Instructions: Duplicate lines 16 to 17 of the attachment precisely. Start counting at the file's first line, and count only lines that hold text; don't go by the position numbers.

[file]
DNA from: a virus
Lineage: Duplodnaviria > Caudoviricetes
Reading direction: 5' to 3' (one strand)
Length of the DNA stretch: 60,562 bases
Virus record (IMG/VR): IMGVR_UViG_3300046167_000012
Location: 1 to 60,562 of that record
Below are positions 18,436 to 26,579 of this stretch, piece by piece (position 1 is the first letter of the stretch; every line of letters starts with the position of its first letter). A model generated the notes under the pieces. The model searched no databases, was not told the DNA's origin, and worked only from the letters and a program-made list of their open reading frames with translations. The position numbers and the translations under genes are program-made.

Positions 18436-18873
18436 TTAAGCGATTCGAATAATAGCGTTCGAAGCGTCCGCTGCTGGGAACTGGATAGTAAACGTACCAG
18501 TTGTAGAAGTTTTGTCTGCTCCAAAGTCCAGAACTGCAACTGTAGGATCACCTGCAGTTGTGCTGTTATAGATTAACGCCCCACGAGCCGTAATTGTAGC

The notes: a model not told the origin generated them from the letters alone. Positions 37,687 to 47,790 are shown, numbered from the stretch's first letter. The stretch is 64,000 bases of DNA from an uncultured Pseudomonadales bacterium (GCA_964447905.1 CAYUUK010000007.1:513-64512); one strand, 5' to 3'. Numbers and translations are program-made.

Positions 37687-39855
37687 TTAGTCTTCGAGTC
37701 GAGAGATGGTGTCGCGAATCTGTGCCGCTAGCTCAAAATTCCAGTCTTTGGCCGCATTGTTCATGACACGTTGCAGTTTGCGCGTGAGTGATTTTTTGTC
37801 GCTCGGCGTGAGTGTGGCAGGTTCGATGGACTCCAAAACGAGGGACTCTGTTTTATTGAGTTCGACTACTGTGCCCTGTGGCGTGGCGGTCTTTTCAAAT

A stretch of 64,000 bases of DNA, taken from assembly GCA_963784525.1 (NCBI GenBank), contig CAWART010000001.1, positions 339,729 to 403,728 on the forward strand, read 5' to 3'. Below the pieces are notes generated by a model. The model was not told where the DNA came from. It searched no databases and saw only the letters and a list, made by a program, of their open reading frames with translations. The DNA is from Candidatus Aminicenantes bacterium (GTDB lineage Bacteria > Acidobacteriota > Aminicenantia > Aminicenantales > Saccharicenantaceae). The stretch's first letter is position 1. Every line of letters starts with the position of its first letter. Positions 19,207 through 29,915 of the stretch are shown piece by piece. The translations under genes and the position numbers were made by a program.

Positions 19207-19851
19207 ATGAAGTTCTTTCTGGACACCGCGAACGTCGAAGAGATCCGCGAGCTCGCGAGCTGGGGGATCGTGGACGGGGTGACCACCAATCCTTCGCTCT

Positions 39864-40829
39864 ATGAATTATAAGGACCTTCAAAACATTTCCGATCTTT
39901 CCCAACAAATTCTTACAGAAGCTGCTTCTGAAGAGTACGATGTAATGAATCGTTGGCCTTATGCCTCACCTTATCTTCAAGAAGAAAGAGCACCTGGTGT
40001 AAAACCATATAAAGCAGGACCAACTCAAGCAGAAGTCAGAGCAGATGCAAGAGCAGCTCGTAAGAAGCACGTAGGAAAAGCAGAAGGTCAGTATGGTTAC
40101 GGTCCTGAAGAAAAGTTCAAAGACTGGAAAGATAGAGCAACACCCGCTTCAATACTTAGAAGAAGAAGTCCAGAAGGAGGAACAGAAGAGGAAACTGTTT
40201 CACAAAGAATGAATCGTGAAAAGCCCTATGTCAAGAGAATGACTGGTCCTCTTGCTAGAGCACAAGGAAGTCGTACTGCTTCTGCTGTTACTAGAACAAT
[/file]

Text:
A stretch of 64,000 bases of DNA, taken from assembly GCA_963784525.1 (NCBI GenBank), contig CAWART010000001.1, positions 339,729 to 403,728 on the forward strand, read 5' to 3'. Below the pieces are notes generated by a model. The model was not told where the DNA came from. It searched no databases and saw only the letters and a list, made by a program, of their open reading frames with translations. The DNA is from Candidatus Aminicenantes bacterium (GTDB lineage Bacteria > Acidobacteriota > Aminicenantia > Aminicenantales > Saccharicenantaceae). The stretch's first letter is position 1. Every line of letters starts with the position of its first letter. Positions 19,207 through 29,915 of the stretch are shown piece by piece. The translations under genes and the position numbers were made by a program.

Positions 19207-19851